Ultimately, the more we understand thesharksand their behaviour, the better we can monitor them. This is crucial in South Africa where the numbers of water users increase every year. There are less than 5000, possibly as few as 3,500 great white sharks on the planet today.
The documentary is to be aired next year as the opening show for the USAs Shark Week.

In the meantime, you can watch the Great White Invasion - which airs on the Discovery channel on 31st of July. The show focuses on the theories behind why white sharks use inshore environments and filming was done on board the Trusts research boat,Lwazi, in the shallows of Gansbaai.
Also catch the USAs TODAY show on the 29th of July, where the presenter, Peter Alexander and Jeff Kurr go cage diving withMarine Dynamics Shark Toursand talk about both upcoming documentaries, and discuss perceptions of the public towards sharks.

Read the shark blog and support shark research

Follow Alisonsblog here. The Trust is reliant on donations and we are incredibly grateful to all our donors, those that have visited us or donated online. Your support is highly valued and we thank you for making ourshark researchpossible.
Please help us by making a donation atwww.dict.org.za


RECENTLY TAGGED GREAT WHITE SHARK CLAUDINE

August 24, 2011 by dyertrust

Anyone who has visited Dyer Island Cruises orMarine Dynamicshas been regaled with tales of penguins and sharks by our story teller and passionate fundraiser Claudine.

And so in appreciation of all that Claudine does around here to raise money for the projects, a recently tagged great white shark has been named after her - a 3.3m female.

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MARINE BIOLOGIST PREPARES FOR WHALE AND DOLPHIN STUDIES

August 23, 2011 by dyertrust

Our biologist,Katja Vinding Petersen, is busy with preparations for her whale and dolphin study in the Gansbaai area. Katja is carrying out her PhD through the University of Pretoria with the help of the Dyer Island Conservation Trust.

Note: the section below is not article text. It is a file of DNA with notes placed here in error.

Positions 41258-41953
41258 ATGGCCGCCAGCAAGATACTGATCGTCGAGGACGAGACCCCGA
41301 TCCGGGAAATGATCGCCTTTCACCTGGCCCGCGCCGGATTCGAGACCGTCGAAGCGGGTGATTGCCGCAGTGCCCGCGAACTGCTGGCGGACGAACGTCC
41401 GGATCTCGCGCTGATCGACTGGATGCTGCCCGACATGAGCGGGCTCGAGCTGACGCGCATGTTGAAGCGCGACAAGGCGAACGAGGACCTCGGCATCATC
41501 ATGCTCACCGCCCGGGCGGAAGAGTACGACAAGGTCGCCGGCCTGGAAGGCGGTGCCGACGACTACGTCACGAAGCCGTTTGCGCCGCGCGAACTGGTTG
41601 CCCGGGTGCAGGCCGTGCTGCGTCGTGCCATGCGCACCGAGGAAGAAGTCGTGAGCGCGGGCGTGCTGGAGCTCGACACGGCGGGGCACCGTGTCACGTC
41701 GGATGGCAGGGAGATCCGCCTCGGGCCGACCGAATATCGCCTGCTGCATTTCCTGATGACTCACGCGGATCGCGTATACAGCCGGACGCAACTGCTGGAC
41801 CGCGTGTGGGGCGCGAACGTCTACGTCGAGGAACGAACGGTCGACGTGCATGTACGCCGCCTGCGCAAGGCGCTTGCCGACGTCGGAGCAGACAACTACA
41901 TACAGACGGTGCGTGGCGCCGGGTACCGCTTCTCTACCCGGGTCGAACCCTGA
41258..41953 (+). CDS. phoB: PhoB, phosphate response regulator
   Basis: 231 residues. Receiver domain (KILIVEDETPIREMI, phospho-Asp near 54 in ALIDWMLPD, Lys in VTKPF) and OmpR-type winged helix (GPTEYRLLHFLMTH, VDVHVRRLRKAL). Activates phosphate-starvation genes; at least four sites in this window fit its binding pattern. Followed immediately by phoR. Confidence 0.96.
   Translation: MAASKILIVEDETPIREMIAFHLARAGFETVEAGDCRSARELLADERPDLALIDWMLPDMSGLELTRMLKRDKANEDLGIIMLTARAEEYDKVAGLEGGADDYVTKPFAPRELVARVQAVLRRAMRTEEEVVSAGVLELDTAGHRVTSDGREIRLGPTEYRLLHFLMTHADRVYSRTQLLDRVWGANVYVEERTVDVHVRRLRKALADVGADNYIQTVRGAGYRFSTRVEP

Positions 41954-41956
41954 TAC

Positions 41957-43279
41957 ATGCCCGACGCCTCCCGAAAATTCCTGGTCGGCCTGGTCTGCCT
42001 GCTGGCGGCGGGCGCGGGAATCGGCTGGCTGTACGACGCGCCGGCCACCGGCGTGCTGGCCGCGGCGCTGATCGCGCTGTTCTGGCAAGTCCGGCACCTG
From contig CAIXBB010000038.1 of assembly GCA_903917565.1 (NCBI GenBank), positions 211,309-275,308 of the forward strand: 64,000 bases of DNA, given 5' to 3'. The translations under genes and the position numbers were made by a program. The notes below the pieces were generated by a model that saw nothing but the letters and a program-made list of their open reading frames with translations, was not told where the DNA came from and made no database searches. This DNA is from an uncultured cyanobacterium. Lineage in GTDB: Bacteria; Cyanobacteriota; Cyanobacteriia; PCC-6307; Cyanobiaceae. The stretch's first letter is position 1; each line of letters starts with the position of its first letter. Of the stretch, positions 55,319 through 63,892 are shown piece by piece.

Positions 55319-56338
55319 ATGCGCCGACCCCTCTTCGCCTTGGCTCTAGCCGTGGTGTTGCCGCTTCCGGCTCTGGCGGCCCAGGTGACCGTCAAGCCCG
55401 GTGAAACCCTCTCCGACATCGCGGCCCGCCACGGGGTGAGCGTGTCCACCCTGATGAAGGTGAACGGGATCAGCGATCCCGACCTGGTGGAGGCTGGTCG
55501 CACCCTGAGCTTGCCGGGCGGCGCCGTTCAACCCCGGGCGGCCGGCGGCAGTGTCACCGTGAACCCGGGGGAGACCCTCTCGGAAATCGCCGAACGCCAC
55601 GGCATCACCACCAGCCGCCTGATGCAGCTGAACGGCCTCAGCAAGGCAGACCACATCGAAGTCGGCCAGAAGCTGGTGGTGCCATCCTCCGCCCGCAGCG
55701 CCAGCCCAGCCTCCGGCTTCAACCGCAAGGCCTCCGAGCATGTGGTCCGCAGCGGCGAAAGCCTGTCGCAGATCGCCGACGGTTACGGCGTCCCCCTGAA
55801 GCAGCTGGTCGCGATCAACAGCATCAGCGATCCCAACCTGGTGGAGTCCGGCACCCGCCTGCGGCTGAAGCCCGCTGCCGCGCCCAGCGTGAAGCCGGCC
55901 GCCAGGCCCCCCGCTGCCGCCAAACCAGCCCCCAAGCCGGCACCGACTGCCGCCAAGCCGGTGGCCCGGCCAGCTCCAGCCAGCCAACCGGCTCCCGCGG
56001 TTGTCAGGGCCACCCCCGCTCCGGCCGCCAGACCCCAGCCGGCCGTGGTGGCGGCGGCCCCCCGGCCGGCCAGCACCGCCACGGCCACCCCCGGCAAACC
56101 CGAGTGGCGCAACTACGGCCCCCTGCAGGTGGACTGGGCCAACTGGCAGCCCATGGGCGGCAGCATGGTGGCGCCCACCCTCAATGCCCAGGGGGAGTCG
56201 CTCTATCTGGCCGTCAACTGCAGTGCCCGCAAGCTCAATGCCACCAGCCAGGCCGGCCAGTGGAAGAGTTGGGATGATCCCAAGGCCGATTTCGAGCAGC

Katja is from Denmark and a recent article by journalist Lene Johansen in the Politken, the Danish national newspaper highlights her history and work.Click hereandhereto read the article in Danish.

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Lauren Waller will graduate with a PhD on 16 December

August 22, 2011 by dyertrust

The Dyer Island Conservation Trust is pleased to announce that Lauren Waller will formally graduate at the end of year graduation ceremony, on 16 December at 10h00. The Trust helped support Laurens studies and continues to support further studies on the African penguins of Dyer Island.

Text below courtesy of Prof. Les Underhill www.adu.org.za

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Spoilt for choice!

August 14, 2011 by dyertrust

I think the sharks must have started reading ourMarine Dynamicsnewsletters. In July we left off hoping that our sightings would improve and that we would see at least one more spell of activity at Dyer Island again before winter season draws to an end. After a very dry sharky phase at the Island in July, just as we hoped, a new set of fins appeared there this month! The nice thing is, the sharks seem to have divided themselves between the inshore reefs of Joubertsdam and the island leaving us seriously spoilt for choice on where to anchor!